rigorous impact evaluation to measure the impact on all expected outcome indicators. A comparison of the ideal study with the previous empirical studies shows deviation from the optimal analysis (see Figure 1). The figure shows that majority of studies divert from optimum evaluation level. There is a need to motivate researchers to conduct impact evaluation using method which reduces biases if not eliminate them in the impact and renders an experimental benchmark.
Given the multi dimension impact of remittances, its integration into overall development planning is essential. For that purpose, it is required to conduct a comprehensive analysis using the most appropriate techniques to draw lessons for suitable policies. Rosenbaum and Rubin (1983) indicate that robust estimates can be obtained by overcoming the problem of selection bias and difference in observable characteristics using PSM and difference method which replicates experimental bench mark in self-select cases.[image:20.612.116.462.163.426.2]
This paper contributes to the literature of remittance in Pakistan by analysing the impact of remittances using the propensity score matching and difference method. The major finding of the study is that robust estimates that take into account both selection and endogeniety problems in estimating the average impact of remittances are substantially different from the estimates which disregard these issues and so overstate the actual impact. A comparison of impact corrected for selection with those where it is not shows a very large and significant bias. In policy-making it is the unbiased results that are needed.
Figure 1: A comparison of Empirical studies
1.201 . A d a m s ( 2 0 0 8 ) 2 . A m ja d ( 1 9 8 6 ) 3 . A m ja d ( 1 9 8 8 ) 4 . A ri f (1 9 9 9 ) 5 . B u rn e y (1 9 8 8 ) 6 . Iq b a l a n d 7 . G ila n i e t a l 8 . K a z i( 1 9 8 8 ) 9 . M a lik a n d 1 0 . M a q s o o d 1 1 . S id d iq u i a n d 1 2 . O h -S e o k , 1 3 . J o n g w a n ic h ( 1 4 . M a h m u d 1 5 . N a y a r 1 6 . R o d ri g o a n d 1 7 . T a n a n d 1 8 . T in g s a b a d 1 9 . A g g a rw a l e t 2 0 . R ig o ro u s
The paper quantifies the benefits of migration (remittance), in terms of income, expenditure, savings, human capital and physical capital accumulation, poverty, and growth. After balancing for the differences in observable characteristics, migration is found to be beneficial. The number of migrant households with income levels below poverty line reduces by 0.1 points over non-migrants in the aggregate. Their higher human and physical capital ownership, savings in cash and profit from bank point to the growth promoting impact of remittances, whereas lower entrepreneurial activity and low men and women participation in economic activities in the RBH group illustrate the opposite. The growth impact of remittances therefore remains inconclusive.
Aggregate analysis hides heterogeneity in impact by education level and underestimates/over-estimate the effect for poor/rich households. The results show remittances have significant impact on poor households (with less than one year of education) but have no impact on highly educated households. Therefore, matching is a useful way to control for observable heterogeneity too.
The pattern of use of remittances determines the impact on poverty and growth. Therefore, if the objective is to achieve higher growth, the remittances can be redirected from current consumption towards productive investment by offering higher interest rate on deposits or subsidies for productive investment. However, further analysis requires more demographic and economic information on migrants and return migrants, their stay abroad, how they send money back home, over what period of time and from where. That analysis would be helpful to devise migration policies for poverty reduction and growth enhancing strategies.[image:21.612.115.471.437.641.2]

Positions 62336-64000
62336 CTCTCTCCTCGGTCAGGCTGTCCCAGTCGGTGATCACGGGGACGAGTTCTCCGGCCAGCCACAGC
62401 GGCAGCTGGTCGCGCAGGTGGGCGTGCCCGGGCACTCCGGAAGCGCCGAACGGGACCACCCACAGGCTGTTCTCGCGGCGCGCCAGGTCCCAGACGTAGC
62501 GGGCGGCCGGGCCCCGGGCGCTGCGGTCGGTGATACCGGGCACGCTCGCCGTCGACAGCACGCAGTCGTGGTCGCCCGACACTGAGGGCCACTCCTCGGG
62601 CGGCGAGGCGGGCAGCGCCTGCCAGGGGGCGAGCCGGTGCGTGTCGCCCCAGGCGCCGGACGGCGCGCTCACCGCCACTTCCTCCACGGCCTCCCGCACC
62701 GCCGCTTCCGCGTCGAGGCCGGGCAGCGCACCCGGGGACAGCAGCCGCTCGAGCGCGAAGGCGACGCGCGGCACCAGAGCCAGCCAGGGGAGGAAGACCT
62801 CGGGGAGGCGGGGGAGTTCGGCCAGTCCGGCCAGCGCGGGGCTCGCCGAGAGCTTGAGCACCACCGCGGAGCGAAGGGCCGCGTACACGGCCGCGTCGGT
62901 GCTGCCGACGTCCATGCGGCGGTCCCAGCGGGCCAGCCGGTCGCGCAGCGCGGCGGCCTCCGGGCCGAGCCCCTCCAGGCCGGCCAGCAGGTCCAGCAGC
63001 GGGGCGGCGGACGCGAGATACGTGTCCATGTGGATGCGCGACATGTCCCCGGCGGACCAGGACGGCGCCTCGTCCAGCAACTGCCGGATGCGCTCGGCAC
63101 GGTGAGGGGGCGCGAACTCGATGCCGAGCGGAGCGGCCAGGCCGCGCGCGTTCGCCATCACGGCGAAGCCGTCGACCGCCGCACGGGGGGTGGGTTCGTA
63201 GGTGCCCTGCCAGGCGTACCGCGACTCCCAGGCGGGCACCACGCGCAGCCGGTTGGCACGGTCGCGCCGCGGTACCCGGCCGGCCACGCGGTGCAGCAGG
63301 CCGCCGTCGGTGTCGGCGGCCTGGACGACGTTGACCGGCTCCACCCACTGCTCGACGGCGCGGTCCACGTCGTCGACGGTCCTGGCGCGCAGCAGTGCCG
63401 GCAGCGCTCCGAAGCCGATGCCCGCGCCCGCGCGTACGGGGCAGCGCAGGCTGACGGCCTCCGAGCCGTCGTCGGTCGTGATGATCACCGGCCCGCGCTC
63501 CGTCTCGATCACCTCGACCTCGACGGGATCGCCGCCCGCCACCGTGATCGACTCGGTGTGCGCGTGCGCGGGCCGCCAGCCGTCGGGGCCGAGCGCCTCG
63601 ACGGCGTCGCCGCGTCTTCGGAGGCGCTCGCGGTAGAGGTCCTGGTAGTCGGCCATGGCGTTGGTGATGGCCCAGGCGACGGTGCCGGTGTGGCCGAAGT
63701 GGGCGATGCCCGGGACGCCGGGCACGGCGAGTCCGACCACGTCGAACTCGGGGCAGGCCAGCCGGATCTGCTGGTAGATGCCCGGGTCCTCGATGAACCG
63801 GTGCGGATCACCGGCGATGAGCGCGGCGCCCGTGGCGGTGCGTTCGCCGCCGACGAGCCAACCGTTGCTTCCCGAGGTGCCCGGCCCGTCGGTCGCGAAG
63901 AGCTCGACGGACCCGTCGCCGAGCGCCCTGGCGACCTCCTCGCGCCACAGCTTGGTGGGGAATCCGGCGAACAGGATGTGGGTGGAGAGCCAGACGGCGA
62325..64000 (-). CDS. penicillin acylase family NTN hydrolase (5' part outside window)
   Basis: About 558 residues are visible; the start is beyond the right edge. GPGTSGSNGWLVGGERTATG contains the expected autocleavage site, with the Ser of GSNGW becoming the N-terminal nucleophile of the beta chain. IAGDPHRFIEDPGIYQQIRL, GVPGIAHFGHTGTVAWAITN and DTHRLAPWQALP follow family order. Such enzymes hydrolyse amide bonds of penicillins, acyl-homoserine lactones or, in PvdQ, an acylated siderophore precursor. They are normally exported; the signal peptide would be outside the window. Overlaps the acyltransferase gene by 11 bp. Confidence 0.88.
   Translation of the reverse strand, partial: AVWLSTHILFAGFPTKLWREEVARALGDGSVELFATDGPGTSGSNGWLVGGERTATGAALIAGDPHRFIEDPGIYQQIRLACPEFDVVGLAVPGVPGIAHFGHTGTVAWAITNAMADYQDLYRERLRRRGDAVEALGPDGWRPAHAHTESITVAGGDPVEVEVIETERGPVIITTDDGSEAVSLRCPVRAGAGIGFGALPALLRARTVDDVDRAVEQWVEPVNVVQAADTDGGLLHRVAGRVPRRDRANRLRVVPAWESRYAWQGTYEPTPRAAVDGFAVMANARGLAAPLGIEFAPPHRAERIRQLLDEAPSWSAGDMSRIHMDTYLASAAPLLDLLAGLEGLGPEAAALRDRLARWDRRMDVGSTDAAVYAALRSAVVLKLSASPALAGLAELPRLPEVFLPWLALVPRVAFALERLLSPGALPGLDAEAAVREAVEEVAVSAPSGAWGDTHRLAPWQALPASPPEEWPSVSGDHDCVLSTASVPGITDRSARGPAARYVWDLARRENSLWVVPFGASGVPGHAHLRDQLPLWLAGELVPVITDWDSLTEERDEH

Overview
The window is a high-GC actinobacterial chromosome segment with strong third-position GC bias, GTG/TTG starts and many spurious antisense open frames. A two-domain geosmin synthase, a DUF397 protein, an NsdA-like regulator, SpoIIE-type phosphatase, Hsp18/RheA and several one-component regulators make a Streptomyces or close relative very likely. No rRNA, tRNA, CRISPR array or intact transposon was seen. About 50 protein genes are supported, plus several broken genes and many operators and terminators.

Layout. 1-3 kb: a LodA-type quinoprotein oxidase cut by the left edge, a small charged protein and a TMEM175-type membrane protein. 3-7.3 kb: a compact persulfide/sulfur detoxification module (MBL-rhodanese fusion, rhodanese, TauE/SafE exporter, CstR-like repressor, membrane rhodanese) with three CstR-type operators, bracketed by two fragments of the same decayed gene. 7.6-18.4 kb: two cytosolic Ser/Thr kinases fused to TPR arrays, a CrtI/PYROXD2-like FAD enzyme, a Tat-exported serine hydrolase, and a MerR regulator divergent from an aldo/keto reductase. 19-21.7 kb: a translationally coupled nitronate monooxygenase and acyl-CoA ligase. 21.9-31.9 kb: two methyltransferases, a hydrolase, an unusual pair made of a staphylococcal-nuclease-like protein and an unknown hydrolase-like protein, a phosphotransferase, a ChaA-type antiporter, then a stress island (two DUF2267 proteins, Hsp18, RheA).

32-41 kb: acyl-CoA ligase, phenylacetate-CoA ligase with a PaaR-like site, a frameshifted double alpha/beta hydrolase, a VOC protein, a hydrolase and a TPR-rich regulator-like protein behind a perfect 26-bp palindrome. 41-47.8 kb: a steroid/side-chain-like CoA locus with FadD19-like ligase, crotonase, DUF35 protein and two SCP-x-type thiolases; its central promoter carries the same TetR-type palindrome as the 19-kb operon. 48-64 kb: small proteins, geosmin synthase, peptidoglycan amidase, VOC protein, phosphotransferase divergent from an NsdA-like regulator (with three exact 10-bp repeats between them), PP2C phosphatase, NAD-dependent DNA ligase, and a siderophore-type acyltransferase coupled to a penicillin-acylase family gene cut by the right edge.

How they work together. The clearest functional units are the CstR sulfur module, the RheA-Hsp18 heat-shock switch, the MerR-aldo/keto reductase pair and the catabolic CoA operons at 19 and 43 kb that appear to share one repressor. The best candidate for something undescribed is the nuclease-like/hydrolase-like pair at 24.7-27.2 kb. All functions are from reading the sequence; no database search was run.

Impact in the Log Frame: Remittances Inflow from Abroad
Outputs 1. Accumulation of Capital Stock: Human, Physical and Financial.
1. Better nutrition 2. Higher enrolment
3. Higher physical capital stock 4. Higher Bank Deposits
Final Outcomes Improved Social and Economic Indicators: literacy rate and health status and growth
Short Run Impact 1. Reduce poverty
2. Improve welfare of households
Detail of Variables Used in the Analysis
Variable Name Definition
1.Remittances Households’ remittance income from abroad in (Rs). 2.Income per Adult Household income from all sources–domestic and foreign,
divided by number of adult equivalent (Rs).
3.Total Expenditure per Adult Total households expenditure divided by number of adult equivalent (Rs).
4.Expenditure on Food per Adult Food expenditure per adult equivalent in Rs.
5.Calorie Intake Calculated by multiplying quantity of good consumed with calorie per unit.
6. Expenditure on Non-food Items per Adult
Non Food Expenditure in Rs per year per adult equivalent
7.Expenditure on Durables such as Clothing and Footwear
Expenditure on durables per adult equivalent per year
8.Expenditure of Education per Class
Households Expenditure on Education divided by level (classes) of school going individuals
9.Average Class of School Going Children
Total number years of schooling of currently going to school children divided by number of school going children
10. Household Size Number of households members 11.Females Economic Activity Female Employment
12. Education of the Head of the Household
Highest level of Education of head of the household
13. Capital Stock Accumulation
13a. Human Capital Measured by education of currently going to school (years of schooling), average level of education of households and expenditure on Education per class.
13b. Physical Capital Asset: Buildings (completed or under construction),– land, residential buildings, commercial buildings